The third area of concern is to do with LOCOG. It has rightly received wide praise for the progress it has made since the bid was won—particularly, as Mr. Foster said, during the IOC visit. When the Bill was going through Parliament, we were told that LOCOG would have an operating budget of £1.46 billion. That was made up of£550 million from the IOC; £310 million from ticket sales in its role as an event manager; £100 million from revenue, licensing, merchandising and the like; and £500 million from sponsorship. However, in answer a week ago to a written question that I tabled, the Minister told me that LOCOG's budget is now£2 billion. My third question to the Minister is why has the budget risen from £1.46 billion to £2 billion, and when was that increase announced? In connection with that, does the Minister still stand by LOCOG's original expectation that it would produce a profit in excess of £100 million? Clearly having to raise so much more must throw that profit forecast into doubt.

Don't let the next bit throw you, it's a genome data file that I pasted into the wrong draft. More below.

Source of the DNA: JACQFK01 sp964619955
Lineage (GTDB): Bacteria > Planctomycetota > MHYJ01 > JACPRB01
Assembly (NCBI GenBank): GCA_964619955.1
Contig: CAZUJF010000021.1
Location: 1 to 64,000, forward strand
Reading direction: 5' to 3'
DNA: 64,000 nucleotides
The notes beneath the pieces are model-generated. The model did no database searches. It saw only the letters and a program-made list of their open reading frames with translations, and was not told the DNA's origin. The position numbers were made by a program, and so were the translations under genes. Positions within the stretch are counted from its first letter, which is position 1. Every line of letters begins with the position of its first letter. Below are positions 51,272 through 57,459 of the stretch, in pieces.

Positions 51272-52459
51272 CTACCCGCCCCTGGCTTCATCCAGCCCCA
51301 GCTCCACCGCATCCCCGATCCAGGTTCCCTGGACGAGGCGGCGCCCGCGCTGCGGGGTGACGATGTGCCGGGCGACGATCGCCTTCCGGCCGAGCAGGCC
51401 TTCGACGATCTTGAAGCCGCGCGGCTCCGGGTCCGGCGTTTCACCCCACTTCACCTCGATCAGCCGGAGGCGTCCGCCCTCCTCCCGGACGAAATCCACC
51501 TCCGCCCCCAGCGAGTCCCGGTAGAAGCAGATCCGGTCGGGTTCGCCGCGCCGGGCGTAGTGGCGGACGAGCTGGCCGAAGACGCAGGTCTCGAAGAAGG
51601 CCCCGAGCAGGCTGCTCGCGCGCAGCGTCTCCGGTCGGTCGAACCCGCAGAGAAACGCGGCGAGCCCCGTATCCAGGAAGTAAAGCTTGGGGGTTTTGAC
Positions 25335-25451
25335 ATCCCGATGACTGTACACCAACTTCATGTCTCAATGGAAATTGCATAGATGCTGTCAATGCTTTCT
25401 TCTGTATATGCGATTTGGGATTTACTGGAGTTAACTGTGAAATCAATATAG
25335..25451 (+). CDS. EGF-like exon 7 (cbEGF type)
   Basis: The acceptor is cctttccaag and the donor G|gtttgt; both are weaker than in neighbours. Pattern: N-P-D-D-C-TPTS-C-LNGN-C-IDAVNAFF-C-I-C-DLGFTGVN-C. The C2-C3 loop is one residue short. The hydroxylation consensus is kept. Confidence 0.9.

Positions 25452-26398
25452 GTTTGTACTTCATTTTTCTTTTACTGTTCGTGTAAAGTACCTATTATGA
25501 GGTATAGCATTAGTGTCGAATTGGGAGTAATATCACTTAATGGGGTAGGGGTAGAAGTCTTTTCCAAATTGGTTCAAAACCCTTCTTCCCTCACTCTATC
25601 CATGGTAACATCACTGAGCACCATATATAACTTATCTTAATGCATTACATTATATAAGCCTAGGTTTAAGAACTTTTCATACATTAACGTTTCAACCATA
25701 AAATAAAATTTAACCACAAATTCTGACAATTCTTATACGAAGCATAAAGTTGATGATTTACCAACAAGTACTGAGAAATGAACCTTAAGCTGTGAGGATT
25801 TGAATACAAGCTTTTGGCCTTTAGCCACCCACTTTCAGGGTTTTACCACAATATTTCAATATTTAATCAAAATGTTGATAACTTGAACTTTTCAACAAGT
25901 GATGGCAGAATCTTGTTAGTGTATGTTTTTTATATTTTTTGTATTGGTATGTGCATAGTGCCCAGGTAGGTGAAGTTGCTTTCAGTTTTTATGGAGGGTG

My fourth area of concern is the BOA—the fourth pillar of the Olympic board. It is in the market looking for sponsorship. We have raised the issue with the Minister before. Private sponsorship is now an extraordinarily congested field—a point made by the hon. Member for Twickenham. As far as I could see in my brief survey, LOCOG is in for either £1.5 billion or £2 billion; UK Sport is looking for £100 million, as announced by the Chancellor in the Budget; the Youth Sport Trust, albeit a charitable organisation that has already secured sponsorship for the UK school games, is also in the market looking for money; and the National Sports Foundation, which the Minister launched in April, is looking for private sponsors. That strikes me as an incredibly congested field. A number of sports bodies are likely to be competing with each other and possibly against each other, so my fourth question for the Minister is how does the DCMS, which is the only body that can regulate or act as umpire, plan to regulate the market, and what are its priorities?